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Publisher's Summary

In its 4.5 billion–year history, life on Earth has been almost erased at least half a dozen times: shattered by asteroid impacts, entombed in ice, smothered by methane, and torn apart by unfathomably powerful megavolcanoes. And we know that another global disaster is eventually headed our way. Can we survive it? How?

As a species, Homo sapiens is at a crossroads. Study of our planet’s turbulent past suggests that we are overdue for a catastrophic disaster, whether caused by nature or by human interference.

It’s a frightening prospect, as each of the Earth’s past major disasters–from meteor strikes to bombardment by cosmic radiation–resulted in a mass extinction, where more than 75 percent of the planet’s species died out. But in Scatter, Adapt, and Remember, Annalee Newitz, science journalist and editor of the science Web site io9.com explains that although global disaster is all but inevitable, our chances of long-term species survival are better than ever. Life on Earth has come close to annihilation–humans have, more than once, narrowly avoided extinction just

during the last million years–but every single time a few creatures survived, evolving to adapt to the harshest of conditions.

This brilliantly speculative work of popular science focuses on humanity’s long history of dodging the bullet, as well as on new threats that we may face in years to come. Most important, it explores how scientific breakthroughs today will help us avoid disasters tomorrow. From simulating tsunamis to studying central Turkey’s ancient underground cities; from cultivating cyanobacteria for “living cities” to designing space elevators to make space colonies cost-effective; from using math to stop pandemics to studying the remarkable survival strategies of gray whales, scientists and researchers the world over are discovering the keys to long-term resilience and learning how humans can choose life over death.

Newitz’s remarkable and fascinating journey through the science of mass extinctions is a powerful argument about human ingenuity and our ability to change. In a world populated by doomsday preppers and media commentators obsessively forecasting our demise, Scatter, Adapt, and Remember is a compelling voice of hope. It leads us away from apocalyptic thinking into a future where we live to build a better world–on this planet and perhaps on others. Readers of this book will be equipped scientifically, intellectually, and emotionally to face whatever the future holds.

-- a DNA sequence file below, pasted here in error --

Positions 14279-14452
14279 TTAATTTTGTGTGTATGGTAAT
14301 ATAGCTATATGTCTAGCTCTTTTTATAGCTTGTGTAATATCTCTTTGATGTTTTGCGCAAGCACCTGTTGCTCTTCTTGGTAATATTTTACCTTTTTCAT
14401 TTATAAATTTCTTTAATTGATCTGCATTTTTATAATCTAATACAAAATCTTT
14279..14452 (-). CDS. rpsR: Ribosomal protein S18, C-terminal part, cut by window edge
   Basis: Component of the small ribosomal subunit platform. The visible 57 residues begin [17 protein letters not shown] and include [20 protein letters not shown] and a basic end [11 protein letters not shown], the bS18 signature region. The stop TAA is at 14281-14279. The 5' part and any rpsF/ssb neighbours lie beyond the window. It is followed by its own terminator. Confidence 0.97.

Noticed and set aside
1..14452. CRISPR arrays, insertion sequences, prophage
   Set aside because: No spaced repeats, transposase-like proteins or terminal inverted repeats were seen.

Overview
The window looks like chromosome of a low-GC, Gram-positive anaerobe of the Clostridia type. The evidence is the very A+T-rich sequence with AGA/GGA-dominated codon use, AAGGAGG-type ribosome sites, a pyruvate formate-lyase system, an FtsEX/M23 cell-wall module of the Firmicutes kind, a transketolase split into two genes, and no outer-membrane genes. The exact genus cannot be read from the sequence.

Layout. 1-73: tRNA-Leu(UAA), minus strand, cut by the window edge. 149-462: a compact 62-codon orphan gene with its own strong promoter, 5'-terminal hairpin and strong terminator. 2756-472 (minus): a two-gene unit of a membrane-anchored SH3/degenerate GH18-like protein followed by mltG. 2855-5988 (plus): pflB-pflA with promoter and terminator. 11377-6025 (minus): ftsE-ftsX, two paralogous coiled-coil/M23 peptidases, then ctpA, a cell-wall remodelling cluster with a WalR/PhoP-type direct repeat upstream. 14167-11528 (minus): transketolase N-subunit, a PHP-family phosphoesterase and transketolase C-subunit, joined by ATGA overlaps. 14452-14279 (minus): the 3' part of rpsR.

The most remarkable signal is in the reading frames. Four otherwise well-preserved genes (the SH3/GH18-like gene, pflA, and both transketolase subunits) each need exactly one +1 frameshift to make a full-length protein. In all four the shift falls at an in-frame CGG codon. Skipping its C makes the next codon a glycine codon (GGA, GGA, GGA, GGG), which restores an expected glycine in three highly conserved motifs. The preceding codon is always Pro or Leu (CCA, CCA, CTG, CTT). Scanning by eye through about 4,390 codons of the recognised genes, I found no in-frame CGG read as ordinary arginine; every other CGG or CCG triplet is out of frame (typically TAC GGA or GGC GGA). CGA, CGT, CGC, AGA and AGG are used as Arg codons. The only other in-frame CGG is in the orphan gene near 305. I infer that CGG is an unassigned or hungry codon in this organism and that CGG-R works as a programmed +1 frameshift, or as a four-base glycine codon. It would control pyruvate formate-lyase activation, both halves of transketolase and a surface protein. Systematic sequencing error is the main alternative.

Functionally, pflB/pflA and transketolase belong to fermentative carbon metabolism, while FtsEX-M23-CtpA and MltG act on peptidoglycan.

©2013 Annalee Newitz (P)2013 Random House Audio

What listeners say about Scatter, Adapt, and Remember

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This is how we'll do it...

"Things are going to get weird." I welcome this perspective - as opposed to, "We're dooomed!"

5 people found this helpful

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Great mind expanding stuff!

This book captured my imagination about our survival and about our human evolution. It's expansive coverage of the subject was incredible!

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Uplifting doomsday tales

While plenty of the information in this book wasn't new to me, having a long history of worrying about the long- and short-term survival odds of humanity, it was still a very enjoyable and engaging listen. It was strangely uplifting with a book that tells you that yes, disaster of one sort or another is unavoidable, but here's why that is not necessarily the end of everything. The performance was also very good.

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save your time and money

I found this suggested audio book to be full of stuffy liberal word salad and pretentiousness.

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great read, very interesting

This is how to make geology, anthropology and speculative technology interesting. After reading some of her fiction I was very happy to hear that same infectious flavor extended to Newitz's non-fiction. Farr is also a great reader and I had to keep checking that it wasn't Newitz herself reading since she performed so fluidly.

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  • Fichops
  • 04-11-21

What a gem!

Loved this book, every chapter was a fascinating dive in to all the things that interest me and written by a lovely nerd with attention to detail and a wonderfully pragmatic approach devoid of alarmism and judgement. Our planet’s history of mass extinctions and green house/ice house vacillations, the human evolutionary tree, the characteristics of different survivors and all of the ingenious ways humans might strengthen their hand in preparation for the next big event, from living underground to building biological cities, from geo engineering to space elevators and the colonisation of other worlds. What a gem!